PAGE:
6. Minding The Gap
Compiling 12 years of footage, director
Bing Liu‘s film chronicles the struggles him and his friends as they try to move on from their pasts into adulthood. It starts with Bing filming his friends for skate videos as teenagers and evolves into a much deeper movie that gives a perspective of modern manhood. What I think makes this documentary so great is that Bing was filming his friends for years and because of that, had incredibly intimate access to them that would be hard for a typical documentary filmmaker to get. Through these portraits, we get a glimpse into their fractured home lives and how that resonates with them as they try to make the rough transition into adulthood. Bing even turns the camera on himself and his mother, which is extremely compelling. The film can be heartbreaking to watch, but it’s ultimately uplifting.
5. Avengers: Infinity War
10 years and one and a half dozen movies have led up to this epic event. I’m not sure we’ll ever get anything like this again on the big screen. Hollywood keeps on trying to emulate the Marvel cinematic universe formula with very little luck. Seeing the Avengers interact with the Guardians of the Galaxy on the big screen for the first time was a blast. And to think Disney had the guts to end their huge cinematic event with a snap that killed half of the known people in the universe. I know, I know, a second part is coming to fix that. In that way, this is the closest thing to an Empire Strikes Back that we have had since the release of that classic Star Wars film.
4. Mission: Impossible – Fallout
Mission: Impossible – Fallout isn’t my favorite entry of this franchise, but it might be the best movie overall. I still think I prefer Brad Bird’s Ghost Protocol, specifically the insane Burj Khalifa IMAX sequence, and JJ Abrams’ Mission: Impossible III, which is tremendous fun. But Fallout is a great film, and the insane action is probably the most unrelenting and exhilarating of the franchise. And because of that high spectacle, I expect the rewatchability of this film will be high. I also loved how Fallout leaves its James Bond-inspired roots and becomes the first real sequel in this franchise, and it’s not just a sequel to the film before it, but a sequel to almost every loose thread in the entire franchise.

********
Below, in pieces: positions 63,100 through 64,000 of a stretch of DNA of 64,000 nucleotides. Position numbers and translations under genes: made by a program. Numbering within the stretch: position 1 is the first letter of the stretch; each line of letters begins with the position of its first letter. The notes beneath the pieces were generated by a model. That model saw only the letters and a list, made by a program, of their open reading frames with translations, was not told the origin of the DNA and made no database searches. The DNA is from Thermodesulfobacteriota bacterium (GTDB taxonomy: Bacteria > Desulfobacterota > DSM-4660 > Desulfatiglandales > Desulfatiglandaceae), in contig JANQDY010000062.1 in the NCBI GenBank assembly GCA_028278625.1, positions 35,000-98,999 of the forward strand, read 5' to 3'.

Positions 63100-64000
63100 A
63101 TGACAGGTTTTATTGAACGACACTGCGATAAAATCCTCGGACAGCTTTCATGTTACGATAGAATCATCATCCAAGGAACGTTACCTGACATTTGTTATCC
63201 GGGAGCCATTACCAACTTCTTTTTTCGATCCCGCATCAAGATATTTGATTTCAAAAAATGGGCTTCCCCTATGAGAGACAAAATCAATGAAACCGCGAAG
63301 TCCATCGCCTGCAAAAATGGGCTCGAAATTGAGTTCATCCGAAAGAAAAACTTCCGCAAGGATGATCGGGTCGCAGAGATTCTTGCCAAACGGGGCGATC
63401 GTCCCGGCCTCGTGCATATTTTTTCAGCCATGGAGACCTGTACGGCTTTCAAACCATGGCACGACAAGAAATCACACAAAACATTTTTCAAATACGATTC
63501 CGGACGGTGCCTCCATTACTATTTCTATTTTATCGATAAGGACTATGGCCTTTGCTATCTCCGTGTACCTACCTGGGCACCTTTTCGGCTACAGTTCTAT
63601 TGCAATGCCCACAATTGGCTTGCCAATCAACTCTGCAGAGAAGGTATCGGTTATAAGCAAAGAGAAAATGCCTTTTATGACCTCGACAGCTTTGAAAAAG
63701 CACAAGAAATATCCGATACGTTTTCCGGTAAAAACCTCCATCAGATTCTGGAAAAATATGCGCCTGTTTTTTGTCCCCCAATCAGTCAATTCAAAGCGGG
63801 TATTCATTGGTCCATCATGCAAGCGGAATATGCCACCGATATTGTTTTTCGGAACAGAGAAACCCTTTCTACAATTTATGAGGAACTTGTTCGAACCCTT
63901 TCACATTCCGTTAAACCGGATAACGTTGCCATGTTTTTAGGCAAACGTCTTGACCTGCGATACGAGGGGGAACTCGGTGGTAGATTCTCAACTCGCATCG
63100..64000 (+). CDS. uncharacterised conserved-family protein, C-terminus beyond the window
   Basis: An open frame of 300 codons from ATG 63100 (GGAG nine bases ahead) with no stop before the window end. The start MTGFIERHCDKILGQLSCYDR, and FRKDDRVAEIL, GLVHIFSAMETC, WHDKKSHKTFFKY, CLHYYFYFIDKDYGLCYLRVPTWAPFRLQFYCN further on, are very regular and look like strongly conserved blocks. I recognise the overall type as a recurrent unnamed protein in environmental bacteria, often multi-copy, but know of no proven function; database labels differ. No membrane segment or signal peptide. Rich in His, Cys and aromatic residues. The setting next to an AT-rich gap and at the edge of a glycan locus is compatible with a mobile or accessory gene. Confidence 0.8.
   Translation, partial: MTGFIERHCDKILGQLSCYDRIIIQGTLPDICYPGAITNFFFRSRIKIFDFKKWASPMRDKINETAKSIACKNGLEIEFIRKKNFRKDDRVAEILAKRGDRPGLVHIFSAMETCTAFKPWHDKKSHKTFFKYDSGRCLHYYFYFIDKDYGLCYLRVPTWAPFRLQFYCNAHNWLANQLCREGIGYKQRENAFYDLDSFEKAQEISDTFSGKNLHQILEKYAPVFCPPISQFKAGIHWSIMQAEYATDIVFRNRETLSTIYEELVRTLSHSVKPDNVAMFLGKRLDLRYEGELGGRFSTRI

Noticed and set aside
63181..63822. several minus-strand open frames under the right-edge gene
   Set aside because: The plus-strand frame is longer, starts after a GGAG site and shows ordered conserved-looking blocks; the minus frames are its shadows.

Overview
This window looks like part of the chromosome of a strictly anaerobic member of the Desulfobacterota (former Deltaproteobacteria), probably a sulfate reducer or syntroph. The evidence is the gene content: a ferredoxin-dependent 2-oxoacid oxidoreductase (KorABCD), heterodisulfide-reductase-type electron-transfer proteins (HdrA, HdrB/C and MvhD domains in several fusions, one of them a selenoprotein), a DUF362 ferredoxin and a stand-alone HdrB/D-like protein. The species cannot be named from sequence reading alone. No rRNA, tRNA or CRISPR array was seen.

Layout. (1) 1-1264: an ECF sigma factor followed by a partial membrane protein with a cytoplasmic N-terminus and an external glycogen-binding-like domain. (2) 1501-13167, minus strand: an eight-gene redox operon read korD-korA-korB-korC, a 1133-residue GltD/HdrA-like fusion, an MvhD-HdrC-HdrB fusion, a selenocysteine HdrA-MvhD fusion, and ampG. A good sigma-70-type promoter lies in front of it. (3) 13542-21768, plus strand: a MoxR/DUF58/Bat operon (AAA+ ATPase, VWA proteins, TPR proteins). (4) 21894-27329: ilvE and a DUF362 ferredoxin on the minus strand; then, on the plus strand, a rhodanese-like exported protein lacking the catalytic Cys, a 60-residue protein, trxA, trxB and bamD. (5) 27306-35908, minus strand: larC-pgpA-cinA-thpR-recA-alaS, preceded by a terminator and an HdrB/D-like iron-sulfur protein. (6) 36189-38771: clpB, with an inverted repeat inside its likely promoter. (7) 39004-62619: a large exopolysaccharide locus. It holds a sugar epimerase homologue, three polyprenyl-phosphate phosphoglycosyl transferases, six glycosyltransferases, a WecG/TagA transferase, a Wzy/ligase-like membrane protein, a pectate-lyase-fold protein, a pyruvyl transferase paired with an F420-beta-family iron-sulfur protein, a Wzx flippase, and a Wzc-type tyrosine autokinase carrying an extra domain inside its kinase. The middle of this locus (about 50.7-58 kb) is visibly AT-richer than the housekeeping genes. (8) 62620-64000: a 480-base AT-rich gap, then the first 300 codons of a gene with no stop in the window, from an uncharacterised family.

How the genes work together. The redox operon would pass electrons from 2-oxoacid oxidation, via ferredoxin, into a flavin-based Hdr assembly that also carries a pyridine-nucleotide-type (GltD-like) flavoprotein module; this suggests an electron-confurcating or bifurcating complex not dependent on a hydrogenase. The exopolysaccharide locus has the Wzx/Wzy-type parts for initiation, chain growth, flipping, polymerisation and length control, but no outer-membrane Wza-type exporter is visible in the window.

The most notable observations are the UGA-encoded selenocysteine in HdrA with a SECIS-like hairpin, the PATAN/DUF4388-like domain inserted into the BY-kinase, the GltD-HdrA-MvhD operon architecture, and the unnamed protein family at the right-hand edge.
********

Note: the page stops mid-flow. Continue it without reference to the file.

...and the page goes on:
The concept is simple and sweet: “After his 16-year-old daughter goes missing, a desperate father breaks into her laptop to look for clues to find her.” Honestly, I had no interest in watching a movie filmed entirely on a computer screen. But then /Film’s Ben Pearson came home from Sundance ranting and raving about this little film.
The thing that almost prevented me from watching it is the thing I love so much about this movie – the constraints of that computer screen and the clever and exciting ways that the filmmakers navigate their story using this framing device. The opening of this film plays like the beginning of Pixar’s Up if it was told on a computer screen by the guys who made those heartfelt Google commercials. The film itself is inspired by the true crime genre that our society has become obsessed with, and offers some unexpected fun twists and turns that totally averted my expectations. I’m honestly surprised it’s taken actor John Cho this long to get the spotlight and acclaim he deserves. I hope that with this he gets more opportunities on the big screen.
2. Eighth Grade